King’s College London learns how to unlock the power of data

King’s College London is exploitation Microsoft technology to help staff easily gather and analyse information from crosswise the university.

King’s, which teaches more than 30,000 people a year, will move information about students, courses, teaching spaces, research and funds from each department into a single information lake hosted on Microsoft’s Azure cloud platform.

Having this information in one place will allow the university’s 7,000+ staff to quickly see how they can make the best use of teaching spaces in multiple locations crosswise one of the world’s most big-ticket cities, understand research funding, track offers to potential students, and help them enroll and settle in during their first weeks on field, among other things.

Matt Gordon, Associate Director of information and Analytics at King’s, said: “By exploitation Azure, information from Student Records, Admissions, Finance, Research Management, Timetabling and Estate Management has been with success collated and integrated, which antecedently was not possible. Traditionally, working with these information sets required our analysts to be familiar with multiple programming languages and to spend large amounts of time gaining access. antecedently , more than 80% of their time was spent on routine extractions and integration of the same information and from the same the systems.

“Now, they can refocus their time on finding new insights, building new reports and piquant with users crosswise the university to explain their work and conclusions. We have besides used this as the basis for a suite of Power BI reports that allow users to access and explore information for themselves, relieving our analysts of the need to email staff requesting information from them.”

Five King's College London students sitting on steps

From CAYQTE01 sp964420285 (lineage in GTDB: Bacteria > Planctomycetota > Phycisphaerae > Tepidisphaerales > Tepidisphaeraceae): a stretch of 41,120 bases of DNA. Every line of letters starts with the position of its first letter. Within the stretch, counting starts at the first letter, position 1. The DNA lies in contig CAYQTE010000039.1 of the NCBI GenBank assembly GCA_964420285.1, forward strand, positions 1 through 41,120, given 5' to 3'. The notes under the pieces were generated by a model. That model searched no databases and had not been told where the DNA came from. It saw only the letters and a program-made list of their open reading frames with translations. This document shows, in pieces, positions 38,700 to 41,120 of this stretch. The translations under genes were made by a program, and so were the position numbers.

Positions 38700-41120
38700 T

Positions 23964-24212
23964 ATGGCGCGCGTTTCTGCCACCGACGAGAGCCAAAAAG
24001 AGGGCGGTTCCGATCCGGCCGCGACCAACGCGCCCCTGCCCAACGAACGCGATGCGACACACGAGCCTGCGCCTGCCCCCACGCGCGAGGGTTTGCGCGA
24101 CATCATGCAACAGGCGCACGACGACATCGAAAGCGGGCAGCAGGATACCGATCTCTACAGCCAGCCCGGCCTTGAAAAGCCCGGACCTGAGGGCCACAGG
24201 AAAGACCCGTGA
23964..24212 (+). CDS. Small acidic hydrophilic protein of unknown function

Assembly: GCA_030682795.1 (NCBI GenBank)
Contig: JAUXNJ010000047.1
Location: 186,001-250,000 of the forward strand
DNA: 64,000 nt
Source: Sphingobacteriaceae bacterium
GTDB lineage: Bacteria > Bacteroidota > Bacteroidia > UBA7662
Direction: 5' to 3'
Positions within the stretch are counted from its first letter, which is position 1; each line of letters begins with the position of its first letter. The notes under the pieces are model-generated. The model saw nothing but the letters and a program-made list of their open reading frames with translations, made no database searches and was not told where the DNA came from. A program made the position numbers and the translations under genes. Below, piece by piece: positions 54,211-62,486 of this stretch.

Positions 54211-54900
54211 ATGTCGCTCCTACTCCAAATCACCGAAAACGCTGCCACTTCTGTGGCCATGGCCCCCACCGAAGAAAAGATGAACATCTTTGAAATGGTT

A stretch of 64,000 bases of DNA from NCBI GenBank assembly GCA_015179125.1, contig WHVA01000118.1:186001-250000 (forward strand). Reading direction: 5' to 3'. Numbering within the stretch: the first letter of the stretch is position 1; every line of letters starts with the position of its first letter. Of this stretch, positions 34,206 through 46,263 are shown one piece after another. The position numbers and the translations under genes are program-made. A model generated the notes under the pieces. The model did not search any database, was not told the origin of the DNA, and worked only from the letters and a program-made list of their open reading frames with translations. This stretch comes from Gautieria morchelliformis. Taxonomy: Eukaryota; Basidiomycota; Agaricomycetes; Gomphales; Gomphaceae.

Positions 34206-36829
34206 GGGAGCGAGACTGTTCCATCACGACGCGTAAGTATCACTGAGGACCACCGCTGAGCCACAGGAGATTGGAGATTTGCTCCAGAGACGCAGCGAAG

King’s College London teaches more than 30,000 students a year

King’s chose Adatis to help them with the transformation, and the Microsoft partner is besides teaching digital skills to university staff.

Martin Philpott, Commercial Director at Adatis, said: “Adatis is very proud to be partnering with so much a progressive establishment in the higher education sector. King’s is one of the world’s most respected educational and researched focused universities. This information merger project will only help to solidify their advanced understanding of the quickly moving information space, setting them up as a leading university well into the future.”

Before King’s rolled out Azure, the informationbase management system SQL Server and information visual image tool Power BI, staff were baby-faced with a lack of information and little automation. Questions so much as “Which teaching spaces should King’s use for which courses in the next academic year?” were about impossible to answer because that information was held in multiple systems in separate departments.

“The decisions being taken were not necessarily the ones people would have made if they’d had the information available,” Gordon added.

Bush House, King's College London
Founded in 1829, King’s is London’s most central university

Behind the scenes, the university’s strategy, planning and analytics team were troubled to keep up with demand for information. Trying to get the evidence that stakeholders needful meant disbursement immense amounts of time attempting to access and collate information from multiple systems scattered crosswise departments. Senior stakeholders were besides unable to get the time period insights they needful to track their progress against key performance indicators.

Another key objective was to reduce the amount of time analysts at King’s spent acquiring hold of information, so they could spend more time analysing it and producing meaty reports and insights that could support strategic decision-making.

“We can now start to answer questions so much as ‘if we increase numbers on a specific course, can we accommodate those numbers with the space we have?’,” Gordon said.

Founded in 1829, King’s is London’s most central university, with four fieldes bordering the Thames and a fifth placed in Denmark Hill. It is besides one of the UK’s leading research universities.

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